Crooks are stepping up their efforts to trick middle-aged people out of their pension funds. In the last year the amount lost to these scams has doubled to an estimated total of £400 million. The scam is simple. A cold call or text invites someone to 'unlock' money from their pension before they reach 55, normally the earliest age at which they can legally get their hands on any of it. They are asked to transfer their pension fund into one opened by the crooks. That could be the last they see of the money which will disappear in charges and fake investments. If they do get any money out HM Revenue & Customs will take up to 70% of it in an unauthorised payment charge. This week the Pensions Regulator and the police are launching a new campaign to try to stop them. Paul speaks to Bill Galvin, Chief Executive of the Pensions Regulator.
If you have a disagreement with your bank which can't be resolved, you can normally choose to take it to the Financial Ombudsman Service to seek redress. That can get you compensation, but it won't always generally lead to an investigation of how the bank is dealing with other customers over the same issue. At the moment individuals can't ask the regulator - the Financial Services Authority - to do this either. But from April the new Financial Conduct Authority may be able to take such complaints. Bob Howard reports and Paul talks to Adam Phillips, chair of the FSA's Consumer Panel.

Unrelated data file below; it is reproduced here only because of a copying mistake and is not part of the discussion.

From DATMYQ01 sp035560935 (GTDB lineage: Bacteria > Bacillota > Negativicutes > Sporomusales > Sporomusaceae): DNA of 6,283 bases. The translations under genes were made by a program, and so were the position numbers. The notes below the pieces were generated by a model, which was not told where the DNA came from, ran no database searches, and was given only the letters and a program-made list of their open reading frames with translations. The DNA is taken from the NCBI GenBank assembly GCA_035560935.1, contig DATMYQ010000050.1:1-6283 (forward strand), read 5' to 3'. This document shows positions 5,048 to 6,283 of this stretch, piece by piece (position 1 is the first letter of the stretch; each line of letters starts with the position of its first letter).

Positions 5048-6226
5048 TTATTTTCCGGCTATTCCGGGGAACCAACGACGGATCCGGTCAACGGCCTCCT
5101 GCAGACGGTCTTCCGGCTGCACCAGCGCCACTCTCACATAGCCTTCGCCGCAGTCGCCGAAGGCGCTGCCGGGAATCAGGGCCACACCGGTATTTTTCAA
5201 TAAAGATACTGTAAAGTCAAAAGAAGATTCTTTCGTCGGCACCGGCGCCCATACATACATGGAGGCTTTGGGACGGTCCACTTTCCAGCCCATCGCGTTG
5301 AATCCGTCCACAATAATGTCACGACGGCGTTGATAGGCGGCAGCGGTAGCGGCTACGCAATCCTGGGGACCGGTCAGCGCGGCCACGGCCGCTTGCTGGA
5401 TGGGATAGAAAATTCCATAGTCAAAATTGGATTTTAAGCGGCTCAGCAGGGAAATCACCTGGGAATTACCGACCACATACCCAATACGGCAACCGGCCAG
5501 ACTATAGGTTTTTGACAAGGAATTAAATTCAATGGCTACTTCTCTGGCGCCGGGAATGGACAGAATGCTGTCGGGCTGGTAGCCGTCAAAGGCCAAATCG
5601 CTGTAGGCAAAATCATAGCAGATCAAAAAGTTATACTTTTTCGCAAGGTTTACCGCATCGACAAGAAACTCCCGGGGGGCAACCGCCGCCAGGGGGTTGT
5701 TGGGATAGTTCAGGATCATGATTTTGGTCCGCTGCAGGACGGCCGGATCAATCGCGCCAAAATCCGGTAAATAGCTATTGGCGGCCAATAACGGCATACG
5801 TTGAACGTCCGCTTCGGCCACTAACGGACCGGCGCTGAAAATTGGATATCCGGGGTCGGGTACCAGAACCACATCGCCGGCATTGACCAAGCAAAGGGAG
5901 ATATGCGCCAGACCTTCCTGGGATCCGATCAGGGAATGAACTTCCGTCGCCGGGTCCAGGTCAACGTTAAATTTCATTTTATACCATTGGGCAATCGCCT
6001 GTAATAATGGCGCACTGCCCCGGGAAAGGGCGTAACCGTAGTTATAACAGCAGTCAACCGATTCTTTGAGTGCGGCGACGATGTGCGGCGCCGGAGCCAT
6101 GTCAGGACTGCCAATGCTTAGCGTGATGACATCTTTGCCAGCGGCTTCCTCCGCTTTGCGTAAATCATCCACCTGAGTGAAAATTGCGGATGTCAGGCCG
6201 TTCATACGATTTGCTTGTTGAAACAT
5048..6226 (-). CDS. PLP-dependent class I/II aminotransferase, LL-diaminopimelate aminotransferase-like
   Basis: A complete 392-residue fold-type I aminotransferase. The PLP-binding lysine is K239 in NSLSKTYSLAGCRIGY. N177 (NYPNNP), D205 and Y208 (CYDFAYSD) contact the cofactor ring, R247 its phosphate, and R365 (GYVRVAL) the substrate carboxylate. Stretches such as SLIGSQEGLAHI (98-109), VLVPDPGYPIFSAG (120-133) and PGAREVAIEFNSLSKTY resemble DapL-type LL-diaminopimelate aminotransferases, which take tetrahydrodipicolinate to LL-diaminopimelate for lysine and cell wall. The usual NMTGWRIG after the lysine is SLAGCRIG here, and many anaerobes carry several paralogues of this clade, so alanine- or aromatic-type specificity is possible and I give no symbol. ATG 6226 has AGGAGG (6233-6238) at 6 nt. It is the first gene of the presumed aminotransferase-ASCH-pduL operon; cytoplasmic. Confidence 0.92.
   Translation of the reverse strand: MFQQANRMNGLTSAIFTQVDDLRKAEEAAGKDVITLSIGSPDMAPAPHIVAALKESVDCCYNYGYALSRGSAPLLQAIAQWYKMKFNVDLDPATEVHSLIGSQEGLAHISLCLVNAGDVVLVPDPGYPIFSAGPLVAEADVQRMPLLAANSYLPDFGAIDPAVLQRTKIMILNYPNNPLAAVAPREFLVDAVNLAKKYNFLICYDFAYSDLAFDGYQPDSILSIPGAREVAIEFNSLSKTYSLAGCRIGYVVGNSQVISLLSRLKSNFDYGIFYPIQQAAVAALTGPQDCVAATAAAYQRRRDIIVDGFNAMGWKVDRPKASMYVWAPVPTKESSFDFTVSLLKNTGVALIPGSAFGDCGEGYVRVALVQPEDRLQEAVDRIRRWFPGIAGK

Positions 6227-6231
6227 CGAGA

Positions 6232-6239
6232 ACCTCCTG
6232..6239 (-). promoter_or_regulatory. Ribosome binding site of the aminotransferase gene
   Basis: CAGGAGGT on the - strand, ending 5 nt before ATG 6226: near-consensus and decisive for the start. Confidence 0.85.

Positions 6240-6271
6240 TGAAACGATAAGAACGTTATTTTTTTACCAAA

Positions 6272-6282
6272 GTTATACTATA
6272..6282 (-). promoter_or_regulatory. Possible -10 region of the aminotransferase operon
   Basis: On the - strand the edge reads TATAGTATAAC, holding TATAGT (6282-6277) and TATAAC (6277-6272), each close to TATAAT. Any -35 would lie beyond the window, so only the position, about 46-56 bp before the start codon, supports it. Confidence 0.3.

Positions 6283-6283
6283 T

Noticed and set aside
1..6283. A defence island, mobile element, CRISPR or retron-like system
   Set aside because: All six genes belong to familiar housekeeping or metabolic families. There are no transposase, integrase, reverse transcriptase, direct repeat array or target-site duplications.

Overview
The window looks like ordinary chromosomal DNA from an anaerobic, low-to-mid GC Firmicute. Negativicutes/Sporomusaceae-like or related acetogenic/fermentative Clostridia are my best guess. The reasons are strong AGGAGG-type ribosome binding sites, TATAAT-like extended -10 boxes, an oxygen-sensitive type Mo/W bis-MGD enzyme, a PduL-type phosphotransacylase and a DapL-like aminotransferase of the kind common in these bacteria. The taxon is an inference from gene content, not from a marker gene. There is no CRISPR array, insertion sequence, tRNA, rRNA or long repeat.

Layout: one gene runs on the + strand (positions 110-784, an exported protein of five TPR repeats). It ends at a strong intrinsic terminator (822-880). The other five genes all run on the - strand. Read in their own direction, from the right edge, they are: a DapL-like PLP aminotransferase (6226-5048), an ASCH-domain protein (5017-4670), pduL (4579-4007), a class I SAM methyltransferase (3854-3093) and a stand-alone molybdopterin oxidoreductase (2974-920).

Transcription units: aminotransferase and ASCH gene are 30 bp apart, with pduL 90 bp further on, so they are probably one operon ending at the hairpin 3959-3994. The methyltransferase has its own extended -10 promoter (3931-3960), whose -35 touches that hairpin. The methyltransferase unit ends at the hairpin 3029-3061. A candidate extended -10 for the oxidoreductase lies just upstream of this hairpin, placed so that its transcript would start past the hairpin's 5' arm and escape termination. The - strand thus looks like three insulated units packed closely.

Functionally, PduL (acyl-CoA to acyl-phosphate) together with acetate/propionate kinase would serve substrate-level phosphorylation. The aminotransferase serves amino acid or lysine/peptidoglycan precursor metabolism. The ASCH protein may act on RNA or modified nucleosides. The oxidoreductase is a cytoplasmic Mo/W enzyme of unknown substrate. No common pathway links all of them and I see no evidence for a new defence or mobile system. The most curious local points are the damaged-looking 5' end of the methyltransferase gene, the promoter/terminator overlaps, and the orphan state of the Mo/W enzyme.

The number of people seeking help with water debt is growing. And this week's announcement of an average price rise of 3.5% won't help. We talk to one charity which says debt problems are rising 20% a year and ask what can be done about it.
Money Box has learned that 60,000 people are in a queue to ask the NHS to pay for long term care - either theirs or a relative's. Last year the Department of Health imposed a deadline of 30 September on compensation claims in England which dated back before April 2011. As a result tens of thousands of people put in a claim to get the NHS to pay for past care - and refund the costs they had paid themselves.